We all loved her. We all admired her. And we all knew this day would come.
NICHELLE NICHOLS, the amazing actor and person who helped raise women and people of color to new heights of recognition and self-confidence at a critical time in American history, has passed away at the age of 89 from natural causes.
As happens with many people as they approach their tenth decade of life, Nichelle had grown frail and was losing her memory. Her voice was no longer able to serenade us with the melodies of the stars as it did for most of her career. She had recently completed her “farewell tour” of conventions and public appearances with her fans and was living her final years with her son and his family in New Mexico.
But we still loved her.
And it was a love that had been there, for many of us, over the course of decades. She was always Lieutenant (and later Commander and, in fan films like OF GODS AND MEN and RENEGADES, Captain and even Admiral) Nyota Uhura.
In the TOS episode “Is There In Truth No Beauty?” it is revealed that the name Uhura means “freedom.” Indeed, it is the Swahili word “Uhuru” that means freedom, and according to Nichelle’s 1994 autobiographical Beyond Uhura, she was carrying the 1962 book Uhuru by Robert Ruark when she read for the part in Star Trek. Later, producer ROBERT JUSTMAN reportedly told GENE RODDENBERRY what Uhuru meant, and Gene decided to name his African communications officer Uhura right then and there.
The character’s first name, Nyota, came years later in 1982, following the release of Star Trek II: The Wrath of Khan. Author WILLIAM ROSTLER was writing the licensed paperback Star Trek II: Biographies telling the personal histories of the seven main TOS characters, including Uhura. Rostler contacted Gene and Nichelle directly asking both for permission to give Uhura the first name Nyota, which means “star” in Swahili. They both approved, and since it was a licensed book, Nyota became as official as anything not shown on film. Indeed, a few years later, the 1985 Star Trek novel Uhura’s Song by JANET KAGAN (still one of the best!), became the second licensed product to use that first name for Uhura. However, it wouldn’t be until 2009 and the release of the first rebooted Star Trek film with ZOE SALDANA taking on the iconic role, that Nyota officially became “canon” when Spock calls Uhura by her first name during the movie.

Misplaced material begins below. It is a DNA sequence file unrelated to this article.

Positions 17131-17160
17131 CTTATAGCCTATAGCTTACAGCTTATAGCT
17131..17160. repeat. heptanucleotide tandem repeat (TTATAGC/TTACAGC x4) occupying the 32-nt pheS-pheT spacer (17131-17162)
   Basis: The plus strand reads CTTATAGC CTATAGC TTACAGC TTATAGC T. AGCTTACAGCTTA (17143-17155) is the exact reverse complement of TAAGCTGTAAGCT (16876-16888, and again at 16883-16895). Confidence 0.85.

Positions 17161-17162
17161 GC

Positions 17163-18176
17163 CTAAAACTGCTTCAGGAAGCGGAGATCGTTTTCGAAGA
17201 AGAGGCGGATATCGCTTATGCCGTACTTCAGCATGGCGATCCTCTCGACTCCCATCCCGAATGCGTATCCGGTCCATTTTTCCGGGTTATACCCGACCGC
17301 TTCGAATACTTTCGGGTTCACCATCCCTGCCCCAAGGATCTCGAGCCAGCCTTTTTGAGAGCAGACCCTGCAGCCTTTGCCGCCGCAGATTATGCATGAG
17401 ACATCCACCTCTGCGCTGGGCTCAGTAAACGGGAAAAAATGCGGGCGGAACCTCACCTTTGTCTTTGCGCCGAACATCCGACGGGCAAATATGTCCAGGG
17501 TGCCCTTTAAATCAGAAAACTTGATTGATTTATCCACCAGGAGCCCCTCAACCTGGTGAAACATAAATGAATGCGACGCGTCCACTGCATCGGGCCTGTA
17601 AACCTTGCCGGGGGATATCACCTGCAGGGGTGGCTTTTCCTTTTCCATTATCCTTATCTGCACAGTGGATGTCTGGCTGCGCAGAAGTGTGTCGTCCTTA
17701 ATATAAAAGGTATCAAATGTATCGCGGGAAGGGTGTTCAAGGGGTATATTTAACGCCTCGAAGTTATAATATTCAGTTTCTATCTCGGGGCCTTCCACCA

I remember seeing Nichelle during countless conventions, always talking about how moved and excited she was to learn that Nyota meant “star” and that Nyota Uhura meant “Freedom Star” or “Star of Freedom,” guiding those suffering under prejudice, discrimination, and persecution to a brighter future. And goodness knows, Nichelle did just that!Continue reading “R.I.P – NICHELLE NICHOLS, our elegant Lady of Communications – 1932 to 2022”